Saturday, October 30, 2010

From the ARJ Editors' desk: “Network Research with Action Research

This saturday, I want to draw attention to Steve Waddell’s work. Steve, both an entrepreneur, PhD in sociology and principal of “Networking Action,” has been at the forefront of thinking/practicing through inter-networked communities of networks.  In this simultaneously simple yet complex networked organizational form, the real work happens at the front lines. Resources and strategic thinking, however, can be informed at the “hub” of the shared communities.  This is both efficient (always important, now more than ever) and it allows for the all important “weak ties” to grow. Weak tie theory, in a nutshell, suggests that people who have many “weak” connections outside their home base of "strong" ties or relationships can best allow for innovation and development into new areas because they can reach into resources – along the chain of weak ties - more quickly.   But read Steve directly! And because this week’s blog from Steve is called “Getting More through Network Research with Action Research” – how can I resist bringing it to the ARJ community.  Best wishes to Steve!

Hilary Bradbury-Huang, Ph.D.
ARJ Editor in Chief.
Portland, Ore

Tuesday, October 26, 2010

Cooper: Inviting students into the research circle in ESL classrooms - Adam Cooper, Guest Blogger

Adam Cooper recently presented at the MWERA conference in Columbus, Ohio and he had some interesting things to say regarding AR in the classroom. His call to invite students to participate as more active members of research circles, rather than "token members" challenges the comfort zone of those educators less experienced in classroom action research; but listening to his argument I can see only positive and dramatic changes in ESL classrooms possible. Adam has given me permission to post a short excerpt from his paper presentation which is published in the MWERA conference program. You can reach Adam at and if you have an idea for a posting or would like to write about your experiences using AR in classroom, email me at

Scholarly calls to invite action research (AR) into the language classroom abound (Burns, 1999; Crookes, 2003; Crookes, 1993; Kumaravadivelu, 2001), resulting in successful formulations of instruction for foreign language study (Crookes & Chandler, 2001), English as a Foreign Language in postsecondary programs (Thorne & Qiang, 1996;), and English as a Second Language in secondary settings. Indeed, collaborative inquiry has long been a means for refining practice according to traditions in Japanese Lesson Study (Fernandez, Cannon, & Chokshi, 2003). The dynamic ability for action research to affect positive changes in the classroom, however, is evident in the quick transition it has made from a primary focus on teacher practice to an added focus on increasing opportunities for disengaged students (Atweh, 2003; Bland & Atweh, 2007; Mitra, 2006; O’Brien & Moules, 2007), for student learning (Nunan, 2002), and for school reform (Fielding, 2001; Leitch, Gardner, Mitchell, Lundy, Odena, Galanouli, et al., 2007). With the proliferation of AR among teachers, administrators, and students, there are still little, if any, attempts to convene these efforts into parallel investigations that can inform and assist one another in their distinct objectives.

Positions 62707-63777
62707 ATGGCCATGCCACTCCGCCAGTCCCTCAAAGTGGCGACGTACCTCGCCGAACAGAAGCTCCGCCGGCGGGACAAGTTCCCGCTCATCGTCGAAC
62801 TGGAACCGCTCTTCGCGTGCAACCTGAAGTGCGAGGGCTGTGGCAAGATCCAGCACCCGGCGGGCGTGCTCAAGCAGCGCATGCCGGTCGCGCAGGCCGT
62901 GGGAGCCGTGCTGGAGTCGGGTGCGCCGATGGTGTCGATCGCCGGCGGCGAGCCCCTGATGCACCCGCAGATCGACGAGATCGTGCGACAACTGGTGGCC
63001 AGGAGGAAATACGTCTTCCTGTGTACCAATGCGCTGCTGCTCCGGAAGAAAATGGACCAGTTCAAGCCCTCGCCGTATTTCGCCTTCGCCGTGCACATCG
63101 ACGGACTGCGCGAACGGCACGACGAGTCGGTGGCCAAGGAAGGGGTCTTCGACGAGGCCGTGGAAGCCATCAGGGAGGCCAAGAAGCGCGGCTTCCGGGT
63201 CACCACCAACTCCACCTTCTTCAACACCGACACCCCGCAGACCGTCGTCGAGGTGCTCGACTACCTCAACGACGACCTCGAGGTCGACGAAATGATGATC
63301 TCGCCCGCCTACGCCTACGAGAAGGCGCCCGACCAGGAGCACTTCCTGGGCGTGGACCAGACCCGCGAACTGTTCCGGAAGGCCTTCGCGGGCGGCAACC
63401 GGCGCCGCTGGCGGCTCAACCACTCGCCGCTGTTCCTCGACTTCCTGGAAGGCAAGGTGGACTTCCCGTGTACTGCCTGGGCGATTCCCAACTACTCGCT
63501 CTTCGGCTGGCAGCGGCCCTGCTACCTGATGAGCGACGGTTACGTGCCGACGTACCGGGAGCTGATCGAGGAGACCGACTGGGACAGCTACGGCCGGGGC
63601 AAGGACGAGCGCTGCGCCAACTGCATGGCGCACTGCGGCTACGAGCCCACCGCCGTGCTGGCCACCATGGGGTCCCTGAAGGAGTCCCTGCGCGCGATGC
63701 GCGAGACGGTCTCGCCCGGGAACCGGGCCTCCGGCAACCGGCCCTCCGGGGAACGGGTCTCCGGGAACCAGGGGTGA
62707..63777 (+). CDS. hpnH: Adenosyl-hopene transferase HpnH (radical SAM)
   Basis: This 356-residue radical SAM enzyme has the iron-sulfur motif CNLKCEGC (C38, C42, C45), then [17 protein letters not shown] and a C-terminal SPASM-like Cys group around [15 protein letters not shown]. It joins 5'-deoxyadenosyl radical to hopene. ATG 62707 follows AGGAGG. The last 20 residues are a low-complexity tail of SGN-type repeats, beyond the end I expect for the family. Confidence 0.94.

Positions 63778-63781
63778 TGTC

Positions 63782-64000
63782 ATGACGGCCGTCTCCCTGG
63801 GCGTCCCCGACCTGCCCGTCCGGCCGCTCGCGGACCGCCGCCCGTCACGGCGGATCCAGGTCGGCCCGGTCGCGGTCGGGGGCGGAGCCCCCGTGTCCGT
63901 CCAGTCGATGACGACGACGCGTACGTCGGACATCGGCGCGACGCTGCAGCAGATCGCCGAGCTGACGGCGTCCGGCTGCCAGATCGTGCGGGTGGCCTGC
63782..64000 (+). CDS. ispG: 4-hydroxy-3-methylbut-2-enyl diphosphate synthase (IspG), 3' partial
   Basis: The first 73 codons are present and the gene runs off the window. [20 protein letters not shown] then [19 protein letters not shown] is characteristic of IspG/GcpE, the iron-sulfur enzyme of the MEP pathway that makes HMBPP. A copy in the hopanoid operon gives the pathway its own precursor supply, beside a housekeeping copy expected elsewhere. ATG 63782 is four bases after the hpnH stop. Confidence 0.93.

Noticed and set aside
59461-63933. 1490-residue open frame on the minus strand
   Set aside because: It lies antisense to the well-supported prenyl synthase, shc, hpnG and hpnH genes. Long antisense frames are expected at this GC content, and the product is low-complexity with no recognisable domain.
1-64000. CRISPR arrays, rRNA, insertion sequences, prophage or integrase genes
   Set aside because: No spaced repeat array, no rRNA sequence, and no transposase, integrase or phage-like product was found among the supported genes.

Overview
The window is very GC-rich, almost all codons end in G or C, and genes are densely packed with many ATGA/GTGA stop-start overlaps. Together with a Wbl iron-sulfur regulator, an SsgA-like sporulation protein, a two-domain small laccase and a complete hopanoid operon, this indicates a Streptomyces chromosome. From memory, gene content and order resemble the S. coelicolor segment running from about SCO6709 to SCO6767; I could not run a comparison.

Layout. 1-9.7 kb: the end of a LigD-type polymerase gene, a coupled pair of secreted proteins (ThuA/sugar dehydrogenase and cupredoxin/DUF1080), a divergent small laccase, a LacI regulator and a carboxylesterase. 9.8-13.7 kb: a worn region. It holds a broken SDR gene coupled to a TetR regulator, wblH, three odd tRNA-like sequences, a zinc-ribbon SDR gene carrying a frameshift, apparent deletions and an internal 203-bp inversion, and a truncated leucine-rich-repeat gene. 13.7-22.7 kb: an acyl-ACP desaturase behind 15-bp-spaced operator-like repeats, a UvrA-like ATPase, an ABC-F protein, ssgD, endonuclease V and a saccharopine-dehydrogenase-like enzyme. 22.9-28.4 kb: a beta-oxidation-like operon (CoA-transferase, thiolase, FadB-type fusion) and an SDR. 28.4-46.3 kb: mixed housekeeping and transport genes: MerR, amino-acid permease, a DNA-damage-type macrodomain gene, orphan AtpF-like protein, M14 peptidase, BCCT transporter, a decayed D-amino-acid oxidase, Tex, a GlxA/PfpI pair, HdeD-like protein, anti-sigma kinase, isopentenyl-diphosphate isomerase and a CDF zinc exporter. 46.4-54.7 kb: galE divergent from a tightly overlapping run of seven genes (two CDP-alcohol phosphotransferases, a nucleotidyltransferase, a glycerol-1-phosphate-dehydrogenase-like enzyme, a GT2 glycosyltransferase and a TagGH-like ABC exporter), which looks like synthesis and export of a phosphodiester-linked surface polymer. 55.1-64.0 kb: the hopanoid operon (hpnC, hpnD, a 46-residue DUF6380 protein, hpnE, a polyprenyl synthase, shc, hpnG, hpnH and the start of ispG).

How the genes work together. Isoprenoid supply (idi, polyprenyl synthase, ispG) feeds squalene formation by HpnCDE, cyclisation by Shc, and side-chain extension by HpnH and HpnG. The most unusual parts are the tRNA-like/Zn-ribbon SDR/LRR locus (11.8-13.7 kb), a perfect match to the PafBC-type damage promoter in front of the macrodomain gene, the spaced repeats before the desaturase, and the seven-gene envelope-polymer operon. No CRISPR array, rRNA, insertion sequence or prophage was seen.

Although students-as-researchers efforts are designed to strengthen student voice in schools, learners are rarely given the opportunity to use these efforts in order to make important structural, procedural, or pedagogical decisions at the school. Admittedly, impressive efforts are made to train and support students in data collection, but too often, research design is left to the educators, as is the task of drawing conclusions and articulating implications. This token involvement jeopardizes the same student engagement educators wish to incite with this approach (Fielding 2004a, 2004b, 2007). When incorporated into a curriculum effectively, motivation among previously disengaged students can improve (Oldfather, 2002; Rogers, Morrell & Enyede, 2007), and instruction can change to better meet the needs of the students (SooHoo, 1993).